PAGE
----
woman with roller derby gear on

To My Roller Derby Teammates Who May Not Realize I Have Autism

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woman with roller derby gear on Dear roller derby team, 

Joining the team has been one of the most difficult things I’ve done in my life. It has been physically, emotionally, and mentally exhausting. Yes, yes, derby is that way for a lot of people, what’s the big deal? Well, it’s even more so for me. You see, I’m on the autism spectrum.

Basically, my brain works differently from yours. I can be socially awkward, I can experience sensory overload, and my gross motor skills are lacking at best. The lights buzzing, the sounds of the skates on the track, mixed with the feeling of my mouth guard and other gear can be overwhelming at times. Throw in trying to skate and hit each other on top of it all. Yikes! It’s like a bomb went off in my head that screams “danger!” But I’m out there trying my best.  

I don’t usually make it widely known that I have autism. There is unfortunately a stigma that comes with it. People usually say something like, “You don’t look autistic” or “You are just quirky.” I’m not sure what they think a person with autism looks like… and “quirky” can be just a nice way of saying “weird.” Some days I can function pretty normally, and some days going to the grocery store is like walking onto a battlefield. That being said, I have told a few ladies on the team about my autism for the simple reason that in playing a full contact sport, I might have a sensory meltdown and I don’t want people freaking out.  

I say all this because I want to say… thank you! Tonight’s practice was difficult for me. I was in pain and experiencing sensory overload. I was on the verge of a meltdown when one of you lovely ladies patted me on the back and told me I was doing a good job. It was a little thing, but it was enough to snap me out of my funk. Thank you! Thank you to the people who knew about my diagnosis and have always treated me like everyone else. It means so much to me to be accepted. Thank you to the coach who has told me dozens of time to hold my head up and get into my derby stance, without losing patience with me. I hear you, and I’ll get it one of these days. Thank you to the people who barely acknowledge my existence. I know you are in the zone. Your dedication and focus are something I aspire to have. Thank you to the people who see I’m not understanding something so you break it down in a way that I get. Your willingness to work with me is something I haven’t often experienced.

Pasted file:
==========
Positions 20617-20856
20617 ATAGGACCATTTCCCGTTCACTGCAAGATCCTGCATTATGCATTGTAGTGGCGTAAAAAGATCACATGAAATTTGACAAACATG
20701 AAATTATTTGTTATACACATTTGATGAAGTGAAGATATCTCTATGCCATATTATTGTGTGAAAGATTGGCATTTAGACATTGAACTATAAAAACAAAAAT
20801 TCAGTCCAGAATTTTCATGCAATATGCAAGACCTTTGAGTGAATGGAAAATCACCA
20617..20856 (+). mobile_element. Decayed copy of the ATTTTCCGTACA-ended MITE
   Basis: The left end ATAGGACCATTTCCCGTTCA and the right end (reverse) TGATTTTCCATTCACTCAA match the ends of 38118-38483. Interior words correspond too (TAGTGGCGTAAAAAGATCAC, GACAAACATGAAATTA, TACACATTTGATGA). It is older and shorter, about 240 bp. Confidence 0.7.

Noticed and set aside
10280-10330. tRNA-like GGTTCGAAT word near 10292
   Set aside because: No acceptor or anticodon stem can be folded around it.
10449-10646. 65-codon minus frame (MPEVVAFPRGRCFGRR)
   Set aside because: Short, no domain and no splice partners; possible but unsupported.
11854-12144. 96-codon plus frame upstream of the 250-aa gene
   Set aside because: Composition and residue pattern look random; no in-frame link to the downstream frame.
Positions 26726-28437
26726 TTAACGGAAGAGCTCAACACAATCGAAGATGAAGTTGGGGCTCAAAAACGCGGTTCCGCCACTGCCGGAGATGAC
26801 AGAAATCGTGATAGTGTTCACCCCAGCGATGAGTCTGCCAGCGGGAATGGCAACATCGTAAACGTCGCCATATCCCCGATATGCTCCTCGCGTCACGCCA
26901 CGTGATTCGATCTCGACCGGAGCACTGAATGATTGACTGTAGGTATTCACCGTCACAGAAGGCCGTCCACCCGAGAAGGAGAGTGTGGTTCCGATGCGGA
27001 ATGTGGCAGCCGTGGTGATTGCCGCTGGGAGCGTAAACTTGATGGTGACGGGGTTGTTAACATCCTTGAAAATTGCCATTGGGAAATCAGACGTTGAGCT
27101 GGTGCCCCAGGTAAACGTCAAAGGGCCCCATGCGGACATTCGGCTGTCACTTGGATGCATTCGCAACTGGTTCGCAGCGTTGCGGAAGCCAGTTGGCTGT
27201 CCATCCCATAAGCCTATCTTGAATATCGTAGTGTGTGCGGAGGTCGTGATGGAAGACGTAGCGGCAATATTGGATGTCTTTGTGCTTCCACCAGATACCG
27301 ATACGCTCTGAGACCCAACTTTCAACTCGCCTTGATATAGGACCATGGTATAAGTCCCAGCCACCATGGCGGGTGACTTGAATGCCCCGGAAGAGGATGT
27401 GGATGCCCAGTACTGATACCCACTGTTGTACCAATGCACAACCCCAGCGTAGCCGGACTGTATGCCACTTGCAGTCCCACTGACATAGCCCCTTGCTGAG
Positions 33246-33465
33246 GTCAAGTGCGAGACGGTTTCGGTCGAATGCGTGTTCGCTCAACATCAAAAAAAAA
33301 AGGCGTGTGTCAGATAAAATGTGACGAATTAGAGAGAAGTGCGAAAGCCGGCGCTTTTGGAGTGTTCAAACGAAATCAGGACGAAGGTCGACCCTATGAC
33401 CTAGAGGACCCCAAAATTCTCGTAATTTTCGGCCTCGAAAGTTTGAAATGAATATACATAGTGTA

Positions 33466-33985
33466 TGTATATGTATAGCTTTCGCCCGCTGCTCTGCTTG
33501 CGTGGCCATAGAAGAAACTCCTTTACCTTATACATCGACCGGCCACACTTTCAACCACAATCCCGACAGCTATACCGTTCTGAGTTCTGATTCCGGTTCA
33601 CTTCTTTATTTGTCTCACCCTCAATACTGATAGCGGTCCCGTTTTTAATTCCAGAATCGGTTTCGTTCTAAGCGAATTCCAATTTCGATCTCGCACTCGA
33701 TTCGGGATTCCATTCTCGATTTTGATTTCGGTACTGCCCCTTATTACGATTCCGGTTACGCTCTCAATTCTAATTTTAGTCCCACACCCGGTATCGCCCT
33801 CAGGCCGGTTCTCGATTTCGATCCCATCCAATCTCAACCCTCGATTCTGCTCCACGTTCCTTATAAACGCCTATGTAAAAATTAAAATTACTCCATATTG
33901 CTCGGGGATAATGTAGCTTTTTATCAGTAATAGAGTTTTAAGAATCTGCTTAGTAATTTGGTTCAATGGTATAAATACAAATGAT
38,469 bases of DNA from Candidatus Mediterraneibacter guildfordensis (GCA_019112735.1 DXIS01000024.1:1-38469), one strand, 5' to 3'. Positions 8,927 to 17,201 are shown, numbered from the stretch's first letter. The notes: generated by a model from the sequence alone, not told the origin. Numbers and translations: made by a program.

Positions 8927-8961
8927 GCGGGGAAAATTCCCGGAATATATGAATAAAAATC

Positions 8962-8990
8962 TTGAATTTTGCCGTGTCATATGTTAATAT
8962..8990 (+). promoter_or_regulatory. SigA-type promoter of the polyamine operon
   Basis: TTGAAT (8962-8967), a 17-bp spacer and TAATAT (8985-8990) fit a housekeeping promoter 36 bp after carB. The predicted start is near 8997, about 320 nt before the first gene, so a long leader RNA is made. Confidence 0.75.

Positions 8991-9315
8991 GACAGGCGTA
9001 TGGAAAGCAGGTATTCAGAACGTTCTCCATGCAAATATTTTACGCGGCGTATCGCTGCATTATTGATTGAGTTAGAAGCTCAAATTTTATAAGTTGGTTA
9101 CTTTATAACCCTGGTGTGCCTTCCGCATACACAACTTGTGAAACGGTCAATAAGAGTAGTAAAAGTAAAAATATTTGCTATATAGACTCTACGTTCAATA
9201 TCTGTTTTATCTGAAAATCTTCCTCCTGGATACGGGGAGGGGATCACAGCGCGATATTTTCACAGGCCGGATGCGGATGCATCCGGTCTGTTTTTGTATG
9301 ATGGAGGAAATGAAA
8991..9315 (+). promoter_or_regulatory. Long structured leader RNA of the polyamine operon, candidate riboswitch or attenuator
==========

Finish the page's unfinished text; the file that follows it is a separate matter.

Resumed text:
Roller derby people are some of the kindest, most generous and toughest people I have ever met. Thank you for all you do!

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5 Ways to Be a Supportive Sibling to Someone On the Autism Spectrum

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I come from a very close-knit family. My parents have been married for over 30 years, and I have two wonderful brothers. Fifteen years ago, when my youngest brother Joe was just 7 years old, we found out he has Asperger’s syndrome. At the time, there was not much research about it; my family treated Joe like everyone else.

Eileen and her brother Joe.
Eileen and her brother Joe.

Being an older sister has its perks, but when you are dealing with someone on the autism spectrum, there are things to consider.

1. Be careful how you tease. If you are an older sibling, you will inevitably find ways to torment your younger brothers and sisters. But, if one of them happens to have Asperger’s, they may not get over the torments so easily, and likely will not understand sarcasm.

2. Realize you may never win a debate. My brother is very headstrong and insists that Donovan McNabb should have never left the Philadelphia Eagles. He has statistics to prove it. I do not. I can just argue. He can back up his arguments about everything from sports to politicians with facts and figures.